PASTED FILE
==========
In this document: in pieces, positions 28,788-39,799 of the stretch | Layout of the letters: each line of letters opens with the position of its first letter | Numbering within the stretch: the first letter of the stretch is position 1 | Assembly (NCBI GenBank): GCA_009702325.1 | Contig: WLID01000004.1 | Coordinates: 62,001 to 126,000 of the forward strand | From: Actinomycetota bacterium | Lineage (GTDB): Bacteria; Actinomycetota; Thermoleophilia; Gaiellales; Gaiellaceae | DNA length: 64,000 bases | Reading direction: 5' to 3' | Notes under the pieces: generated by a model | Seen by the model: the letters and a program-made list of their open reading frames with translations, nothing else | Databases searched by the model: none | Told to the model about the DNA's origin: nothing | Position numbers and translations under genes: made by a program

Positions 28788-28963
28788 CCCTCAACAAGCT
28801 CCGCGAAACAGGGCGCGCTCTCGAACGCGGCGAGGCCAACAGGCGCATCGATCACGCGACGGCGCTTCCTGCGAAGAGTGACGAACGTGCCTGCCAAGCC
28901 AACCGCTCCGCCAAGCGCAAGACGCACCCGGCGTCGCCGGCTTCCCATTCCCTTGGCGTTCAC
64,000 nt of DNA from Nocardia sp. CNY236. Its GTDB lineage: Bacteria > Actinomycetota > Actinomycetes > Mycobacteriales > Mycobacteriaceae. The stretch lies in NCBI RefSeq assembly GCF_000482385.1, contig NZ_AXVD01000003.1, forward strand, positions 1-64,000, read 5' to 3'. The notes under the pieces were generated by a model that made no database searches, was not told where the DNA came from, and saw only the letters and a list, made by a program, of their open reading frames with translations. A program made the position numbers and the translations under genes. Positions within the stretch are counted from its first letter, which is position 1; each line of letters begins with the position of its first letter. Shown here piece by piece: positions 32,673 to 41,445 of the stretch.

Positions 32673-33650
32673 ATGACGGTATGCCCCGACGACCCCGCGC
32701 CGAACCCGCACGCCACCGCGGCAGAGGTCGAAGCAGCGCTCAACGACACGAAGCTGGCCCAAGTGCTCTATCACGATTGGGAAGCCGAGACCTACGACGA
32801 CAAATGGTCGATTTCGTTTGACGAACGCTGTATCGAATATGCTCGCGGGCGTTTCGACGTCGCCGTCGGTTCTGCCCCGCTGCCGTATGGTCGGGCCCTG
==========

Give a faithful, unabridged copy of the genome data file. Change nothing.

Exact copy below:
In this document: in pieces, positions 28,788-39,799 of the stretch | Layout of the letters: each line of letters opens with the position of its first letter | Numbering within the stretch: the first letter of the stretch is position 1 | Assembly (NCBI GenBank): GCA_009702325.1 | Contig: WLID01000004.1 | Coordinates: 62,001 to 126,000 of the forward strand | From: Actinomycetota bacterium | Lineage (GTDB): Bacteria; Actinomycetota; Thermoleophilia; Gaiellales; Gaiellaceae | DNA length: 64,000 bases | Reading direction: 5' to 3' | Notes under the pieces: generated by a model | Seen by the model: the letters and a program-made list of their open reading frames with translations, nothing else | Databases searched by the model: none | Told to the model about the DNA's origin: nothing | Position numbers and translations under genes: made by a program

Positions 28788-28963
28788 CCCTCAACAAGCT
28801 CCGCGAAACAGGGCGCGCTCTCGAACGCGGCGAGGCCAACAGGCGCATCGATCACGCGACGGCGCTTCCTGCGAAGAGTGACGAACGTGCCTGCCAAGCC
28901 AACCGCTCCGCCAAGCGCAAGACGCACCCGGCGTCGCCGGCTTCCCATTCCCTTGGCGTTCAC
64,000 nt of DNA from Nocardia sp. CNY236. Its GTDB lineage: Bacteria > Actinomycetota > Actinomycetes > Mycobacteriales > Mycobacteriaceae. The stretch lies in NCBI RefSeq assembly GCF_000482385.1, contig NZ_AXVD01000003.1, forward strand, positions 1-64,000, read 5' to 3'. The notes under the pieces were generated by a model that made no database searches, was not told where the DNA came from, and saw only the letters and a list, made by a program, of their open reading frames with translations. A program made the position numbers and the translations under genes. Positions within the stretch are counted from its first letter, which is position 1; each line of letters begins with the position of its first letter. Shown here piece by piece: positions 32,673 to 41,445 of the stretch.

Positions 32673-33650
32673 ATGACGGTATGCCCCGACGACCCCGCGC
32701 CGAACCCGCACGCCACCGCGGCAGAGGTCGAAGCAGCGCTCAACGACACGAAGCTGGCCCAAGTGCTCTATCACGATTGGGAAGCCGAGACCTACGACGA
32801 CAAATGGTCGATTTCGTTTGACGAACGCTGTATCGAATATGCTCGCGGGCGTTTCGACGTCGCCGTCGGTTCTGCCCCGCTGCCGTATGGTCGGGCCCTG